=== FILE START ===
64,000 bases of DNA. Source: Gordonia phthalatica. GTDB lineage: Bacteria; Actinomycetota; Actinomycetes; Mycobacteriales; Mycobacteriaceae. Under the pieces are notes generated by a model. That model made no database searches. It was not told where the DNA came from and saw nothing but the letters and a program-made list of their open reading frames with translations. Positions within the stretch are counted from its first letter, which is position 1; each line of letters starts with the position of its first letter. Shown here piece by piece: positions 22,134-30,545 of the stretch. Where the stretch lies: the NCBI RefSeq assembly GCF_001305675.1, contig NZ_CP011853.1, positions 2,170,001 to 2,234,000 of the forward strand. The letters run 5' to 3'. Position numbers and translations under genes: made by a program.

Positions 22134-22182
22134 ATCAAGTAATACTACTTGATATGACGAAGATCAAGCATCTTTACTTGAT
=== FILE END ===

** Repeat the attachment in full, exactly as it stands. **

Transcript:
64,000 bases of DNA. Source: Gordonia phthalatica. GTDB lineage: Bacteria; Actinomycetota; Actinomycetes; Mycobacteriales; Mycobacteriaceae. Under the pieces are notes generated by a model. That model made no database searches. It was not told where the DNA came from and saw nothing but the letters and a program-made list of their open reading frames with translations. Positions within the stretch are counted from its first letter, which is position 1; each line of letters starts with the position of its first letter. Shown here piece by piece: positions 22,134-30,545 of the stretch. Where the stretch lies: the NCBI RefSeq assembly GCF_001305675.1, contig NZ_CP011853.1, positions 2,170,001 to 2,234,000 of the forward strand. The letters run 5' to 3'. Position numbers and translations under genes: made by a program.

Positions 22134-22182
22134 ATCAAGTAATACTACTTGATATGACGAAGATCAAGCATCTTTACTTGAT